In this post, Heidi Brandow continues our series on Gratitude vs. Grumbling by reflecting on what happens when we become people who pay attention to the activity of God around us as well as the character of God within others and boldly declare what we see. Here's what she writes:
For me the Thanksgiving holiday has always been about family. Growing up we didn’t live near our grandparents, so it was one of the few times of year we were guaranteed a visit; as grandkids and their grandparents often do, we made the most of every minute. As the years pass, so the seasons of life bring change, but the strong traditions of family and Thanksgiving were written in my heart in indelible ink.
Six years ago I hosted our family Thanksgiving for the first time at my home because my mom wasn’t up to it. We’d said goodbye to both of my grandparents within six weeks of each other and Grandpa’s funeral was earlier in the week. It was a bittersweet time – a family together in loss yet celebrating a life well lived. It was a different Thanksgiving; broken, but beautiful.
The next year I found myself in California – alone with my two small girls. No house full of family. (No house for that matter!) No travel plans. I was alone, sad, and, if I am honest, ungrateful. My answer to the “what are your plans?” question: “I think we’ll skip Thanksgiving this year.”
It was then I began a journey that would forever change my life. I discovered that thanksgiving isn’t a day, it is a discipline. I came across some happiness research that recommended the practice of writing down one thing every day for which you are truly thankful and posting it where it can be seen throughout the day. I began the practice, with low expectations. By Thanksgiving, it was working. I spent the holiday with my best friend’s family and friends. I found myself deeply thankful for the sister I never realized I had. My brokenness was healing. I began to see beauty around me. I carried the practice through the end of the year. By January I was a new person. Signs of new life were apparent and my colleagues began to ask why.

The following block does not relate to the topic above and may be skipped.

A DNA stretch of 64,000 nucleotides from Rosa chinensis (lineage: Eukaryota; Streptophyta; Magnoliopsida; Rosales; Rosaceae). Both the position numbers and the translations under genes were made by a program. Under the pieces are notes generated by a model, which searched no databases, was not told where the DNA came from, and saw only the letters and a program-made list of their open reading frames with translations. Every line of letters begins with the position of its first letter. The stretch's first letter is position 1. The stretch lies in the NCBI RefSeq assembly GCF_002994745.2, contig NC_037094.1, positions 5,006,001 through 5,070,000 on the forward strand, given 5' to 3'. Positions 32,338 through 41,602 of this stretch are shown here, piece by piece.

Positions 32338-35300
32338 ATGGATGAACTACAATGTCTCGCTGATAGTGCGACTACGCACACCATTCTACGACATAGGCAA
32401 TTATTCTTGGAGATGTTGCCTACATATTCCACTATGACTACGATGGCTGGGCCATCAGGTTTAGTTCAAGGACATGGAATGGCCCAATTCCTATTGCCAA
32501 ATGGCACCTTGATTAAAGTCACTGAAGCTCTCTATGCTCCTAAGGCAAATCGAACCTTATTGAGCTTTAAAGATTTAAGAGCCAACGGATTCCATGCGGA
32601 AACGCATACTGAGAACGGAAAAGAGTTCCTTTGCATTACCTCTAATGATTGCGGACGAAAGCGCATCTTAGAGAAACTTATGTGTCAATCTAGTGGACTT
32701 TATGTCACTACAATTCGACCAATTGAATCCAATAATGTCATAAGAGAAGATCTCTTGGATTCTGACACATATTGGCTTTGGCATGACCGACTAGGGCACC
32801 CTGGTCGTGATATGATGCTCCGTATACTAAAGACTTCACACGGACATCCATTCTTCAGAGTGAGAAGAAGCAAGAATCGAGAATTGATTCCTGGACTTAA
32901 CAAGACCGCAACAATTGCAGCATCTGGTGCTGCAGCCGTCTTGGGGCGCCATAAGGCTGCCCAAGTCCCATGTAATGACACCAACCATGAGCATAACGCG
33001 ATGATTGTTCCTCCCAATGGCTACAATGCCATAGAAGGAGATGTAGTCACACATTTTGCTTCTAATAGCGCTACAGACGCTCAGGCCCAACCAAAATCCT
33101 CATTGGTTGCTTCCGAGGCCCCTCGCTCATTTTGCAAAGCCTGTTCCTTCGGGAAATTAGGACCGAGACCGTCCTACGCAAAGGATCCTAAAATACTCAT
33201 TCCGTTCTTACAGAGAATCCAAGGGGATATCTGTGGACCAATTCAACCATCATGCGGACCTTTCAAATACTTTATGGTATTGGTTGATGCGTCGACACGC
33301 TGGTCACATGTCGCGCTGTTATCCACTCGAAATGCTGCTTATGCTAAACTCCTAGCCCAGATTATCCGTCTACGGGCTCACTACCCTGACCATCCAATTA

It has become my practice to spend the last two months of the year sharing my grateful posts on Facebook. It keeps me grounded through the busyness of the holidays, connects me to others who share the practice in November, and prepares me for the New Year. This year I almost bailed on Facebook in December because I became overwhelmed by the resurgence of negativity. Suddenly the gratefulness had all ended! No one would care if I didn’t post past November this year - or notice if I just stopped, right? That night I received two separate messages from far away friends. “The gratitude is contagious” and “The grateful posts encourage me.” Rejoice in the Lord always. Even when Facebook is negative? Especially then.
“Give thanks to the Lord for He is good; his faithful love lasts forever.” (Psalm 136:1) Over and over in Scripture God tells us to give thanks. Why? It is obvious that He deserves our praise; but the second half of the verse provides a clue to the lesson my journey is teaching me. Give thanks because it is good for you. Give thanks because it lifts your heart toward Him and, in doing so, breaks open the division between Heaven and Earth. Giving thanks gives us eyes to see Him in the world around us and arms that are open to His embrace. A grateful heart is a gift from our Creator. A grateful heart is one that beats in time with His. When that happens our broken hearts sing and others are invited to sing along.
Where might your journey of gratitude take you and whom could you invite along?